Bully – ‘Feels Like’

The Nashville group navigate snarling grunge and angst-ridden catharsis on their searing debut

To any plaid shirt-clad, Kim Deal-obsessed analogue recording nerd, the career of Alicia Bognanno is the stuff of fantasy. The seeds of the 25-year-old’s gnarly Nashville grunge-pop band Bully were sewn during an internship at Steve Albini’s Electrical Audio studio in Chicago. There, after work, she got to put the skills she picked up from her audio production degree into practice using the ‘In Utero’ producer’s hallowed reel-to-reel setup.

As a mentor, Albini’s hard to beat, having been at the centre of US alt-rock since his days with noise punks Big Black in the ’80s. And musically, Bully undoubtedly take cues from the fuzzed-up hooks he engineered for The Breeders and Superchunk in the ’90s. But ‘Feels Like’ has neither a whiff of nostalgia nor nepotism. With her honest, witty lyrics and tight punk rock production, this self-recorded gem is all Bognanno’s.

Her voice is Bully’s power centre, erupting from melodic drawl into a terrifying snarl. “I remember getting too fucked up/And I remember throwing up in your car”, she retches over whitewater riffs on two-minute opener ‘I Remember’. If that’s her playing the part of the dramatic ex, then on the chorus of ‘Trying’ she enters full Courtney Love mode, roaring through her insecurities like it’s all she can do to stifle a breakdown. But the similarities with the First Lady Of Grunge end there, because while Hole bulldozed through tragic prom queen glamour to reach a ruthless angst-riddled catharsis, Bully’s drama is more routine.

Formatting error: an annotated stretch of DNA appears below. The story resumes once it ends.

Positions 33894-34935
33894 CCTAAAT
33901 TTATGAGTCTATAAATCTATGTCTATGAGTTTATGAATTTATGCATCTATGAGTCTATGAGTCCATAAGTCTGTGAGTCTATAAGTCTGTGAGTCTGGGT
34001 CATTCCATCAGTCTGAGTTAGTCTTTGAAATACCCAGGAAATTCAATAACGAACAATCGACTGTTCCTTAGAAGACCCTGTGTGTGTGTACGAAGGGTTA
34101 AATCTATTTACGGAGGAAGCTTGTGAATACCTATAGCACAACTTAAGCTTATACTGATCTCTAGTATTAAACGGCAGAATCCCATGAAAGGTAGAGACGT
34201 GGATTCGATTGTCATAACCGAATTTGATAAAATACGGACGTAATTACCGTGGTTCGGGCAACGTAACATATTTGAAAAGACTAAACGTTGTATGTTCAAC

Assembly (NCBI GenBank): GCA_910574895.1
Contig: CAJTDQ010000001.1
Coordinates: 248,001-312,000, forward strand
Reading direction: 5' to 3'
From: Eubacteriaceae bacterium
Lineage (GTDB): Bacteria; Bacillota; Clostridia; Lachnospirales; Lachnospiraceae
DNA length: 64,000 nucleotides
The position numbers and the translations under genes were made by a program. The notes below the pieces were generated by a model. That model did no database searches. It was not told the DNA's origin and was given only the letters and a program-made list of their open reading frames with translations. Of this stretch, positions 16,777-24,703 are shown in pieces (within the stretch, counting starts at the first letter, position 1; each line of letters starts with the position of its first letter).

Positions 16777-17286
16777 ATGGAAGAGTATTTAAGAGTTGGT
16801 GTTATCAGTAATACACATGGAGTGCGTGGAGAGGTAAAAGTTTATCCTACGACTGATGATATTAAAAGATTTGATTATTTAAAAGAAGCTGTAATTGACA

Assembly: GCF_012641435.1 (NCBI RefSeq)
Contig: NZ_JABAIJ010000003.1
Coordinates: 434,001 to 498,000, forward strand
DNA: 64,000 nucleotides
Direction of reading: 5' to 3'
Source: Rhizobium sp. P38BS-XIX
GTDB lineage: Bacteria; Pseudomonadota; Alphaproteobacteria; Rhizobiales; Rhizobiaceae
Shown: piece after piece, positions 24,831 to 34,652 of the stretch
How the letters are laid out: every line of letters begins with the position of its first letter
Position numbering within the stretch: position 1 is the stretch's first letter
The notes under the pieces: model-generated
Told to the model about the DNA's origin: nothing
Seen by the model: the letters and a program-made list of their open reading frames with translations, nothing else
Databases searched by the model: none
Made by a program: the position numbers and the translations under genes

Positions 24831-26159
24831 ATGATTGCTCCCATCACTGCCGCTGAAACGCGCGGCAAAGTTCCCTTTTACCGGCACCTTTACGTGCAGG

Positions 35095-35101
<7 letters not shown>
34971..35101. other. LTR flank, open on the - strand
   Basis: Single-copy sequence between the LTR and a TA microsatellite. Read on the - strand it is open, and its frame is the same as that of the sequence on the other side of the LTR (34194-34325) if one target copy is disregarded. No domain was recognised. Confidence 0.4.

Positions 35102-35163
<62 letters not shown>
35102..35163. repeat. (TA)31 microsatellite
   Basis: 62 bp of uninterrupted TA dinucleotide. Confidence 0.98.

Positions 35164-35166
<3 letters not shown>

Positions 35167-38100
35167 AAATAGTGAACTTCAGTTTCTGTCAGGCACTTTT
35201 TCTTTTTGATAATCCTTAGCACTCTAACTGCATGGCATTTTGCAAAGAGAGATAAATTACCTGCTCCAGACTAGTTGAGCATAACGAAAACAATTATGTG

‘Reason’ captures teenage norms in its shout-out to bedroom guitar players and, on ‘Six’, a profound significance is attached to a seemingly innocuous childhood mishap. Here, an apologetic Bognanno howls about accidentally breaking her little sister’s arm before whispering to her, “Fuck those jerks, they’re only angry/They don’t know you’re great, but I do”. Throw in the odd goofy rock’n’roll chorus (‘Brainfreeze’) and frothing pop-punk hurricane (‘Milkman’), and you’ve got an album that revels in the simplicity of a great pop song while cleverly articulating the everyday truths of 20-something life, on Bognanno’s terms alone.

Robert Cooke

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